announces the first sales of its innovative new nanomaterial growth system,
the NanoGrowth-Catalyst, to the École Polytechnique of Montreal, and
the University of Surrey's Advanced Technology Institute.
These leading research organisations have chosen the NanoGrowth-Catalyst as
a platform for their work on materials including carbon nanotubes, silicon nanowires,
graphene and nanoparticles for semiconductor, optical device and other applications.
The growth system's multi-chamber design ensures the purest nanomaterial processing
conditions by continuously maintaining the substrate under vacuum, from the
deposition of catalysts to growth of materials.
One NanoGrowth-Catalyst system will be installed in Montreal, where it will
support a wide range of research groups from the École Polytechnique
and The University of Montreal studying topics including microelectronics, optoelectronics,
and thin film physics.
This system will be populated with every major processing facility available
including three processing chambers served by an automated handling system,
and growth techniques including CVD, PECVD, nanoparticle deposition, sputtering,
thermal annealing, and rapid thermal processing. It will also incorporate a
unique form of rapid thermal growth for nanomaterials developed to prevent the
agglomeration of catalyst particles. The configuration of the tool was specified
by Professor Patrick Desjardins, Director of the École Polytechnique's
Department of Engineering Physics.
One research group using the system will be the University of Montreal's chemistry
department, led by Professor Richard Martel. The group's interests are very
broad ranging, and include device-oriented programs looking at electronics,
optoelectronics, sensing technologies and energy conversion, and fundamental
research into the phenomena occurring at the interfaces of electroactive nanostructure
materials - through projects including the deposition of controlled-size nanoparticles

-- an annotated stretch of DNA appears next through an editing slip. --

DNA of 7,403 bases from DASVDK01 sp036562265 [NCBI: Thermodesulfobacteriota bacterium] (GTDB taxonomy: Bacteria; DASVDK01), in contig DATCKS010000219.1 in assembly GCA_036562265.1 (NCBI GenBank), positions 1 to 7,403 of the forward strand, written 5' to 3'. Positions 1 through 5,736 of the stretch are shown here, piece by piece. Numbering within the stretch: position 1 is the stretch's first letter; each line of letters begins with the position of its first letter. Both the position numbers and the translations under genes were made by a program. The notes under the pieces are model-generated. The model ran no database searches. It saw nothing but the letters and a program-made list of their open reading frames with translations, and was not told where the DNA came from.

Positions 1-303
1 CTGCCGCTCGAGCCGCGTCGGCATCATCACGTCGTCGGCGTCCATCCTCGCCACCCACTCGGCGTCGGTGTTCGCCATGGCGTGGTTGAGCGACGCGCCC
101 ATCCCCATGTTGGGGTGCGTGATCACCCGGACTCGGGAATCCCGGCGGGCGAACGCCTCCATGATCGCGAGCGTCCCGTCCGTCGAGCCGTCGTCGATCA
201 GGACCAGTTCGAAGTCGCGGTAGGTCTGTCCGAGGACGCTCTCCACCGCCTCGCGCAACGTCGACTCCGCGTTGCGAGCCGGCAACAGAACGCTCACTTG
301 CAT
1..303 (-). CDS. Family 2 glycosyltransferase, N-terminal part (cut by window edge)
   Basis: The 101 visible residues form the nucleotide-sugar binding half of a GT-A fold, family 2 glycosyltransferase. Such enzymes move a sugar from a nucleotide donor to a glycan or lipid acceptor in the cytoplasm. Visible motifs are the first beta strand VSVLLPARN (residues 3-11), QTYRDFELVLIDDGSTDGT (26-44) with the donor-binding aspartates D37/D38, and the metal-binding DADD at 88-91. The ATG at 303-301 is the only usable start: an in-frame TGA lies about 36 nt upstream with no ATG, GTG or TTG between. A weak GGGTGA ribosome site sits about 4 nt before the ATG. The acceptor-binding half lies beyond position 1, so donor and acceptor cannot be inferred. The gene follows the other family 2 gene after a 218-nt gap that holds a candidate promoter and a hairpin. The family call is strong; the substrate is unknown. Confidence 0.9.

and passivation layers.
Dr Pierre Levesque of the University of Montreal's chemistry department comments:
"We were looking for a very capable system that could support wide-ranging
research, and which is easy to use. The very high-level software-controlled
automation of nanomaterial processing offered by NanoGrowth-Catalyst gives us
The Advanced Technology Institute (ATI) is a partner to Surrey NanoSystems
and has already been using an earlier version of the NanoGrowth system for around
four years to support its research into next-generation semiconductor and photonic
ATI is the first customer to receive the new NanoGrowth-Catalyst, and the
system's advanced processing resources are now starting to play a role in its
work. Facilities including the rapid infrared heating process and a water-cooled
chuck are helping ATI to grow ordered carbon nanotube (CNT) structures while
maintaining the substrate below 350 degrees C. Low temperature processing is
critical as CNTs are typically grown at around 700 degrees C - a level that
is incompatible with CMOS semiconductor fabrication. This pioneering semiconductor-related
work is currently the subject of a current ATI paper in the journal Carbon†.
"The top-down infrared heating technique provided by this tool allows
us to localise energy delivery very accurately", says Professor Ravi Silva,
Head of the Nano-Electronics Centre at the Advanced Technology Institute. "The
system provides unparalleled control of processing parameters, giving the required
flexibility to support research into nanoelectronic materials - including carbon
nanotubes, graphene and silicon nanowires - enabling us to overcome roadblocks
to ongoing semiconductor development."
"Some researchers are still relying on simple thermal furnaces to develop
nanomaterials", explains Ben Jensen of Surrey NanoSystems.
"The NanoGrowth system's comprehensive suite of deposition and processing
capabilities, plus end-to-end processing in vacuum, gives both researchers and
commercial developers precise and automated control over catalyst deposition
and material growth, to explore nanomaterial capabilities and turn ideas into
repeatable production processes."
In addition to these sales, Surrey NanoSystems has built a third system for
its in-house nanomaterials research effort, targeting materials for new forms
of conducting via structures and dielectric materials to support the continued
scaling of semiconductor devices. This system has three processing chambers,
automated handling, and includes every processing option available, providing
the best possible platform for research. Spare capacity on this tool will be
made available to universities and their researchers working in related fields.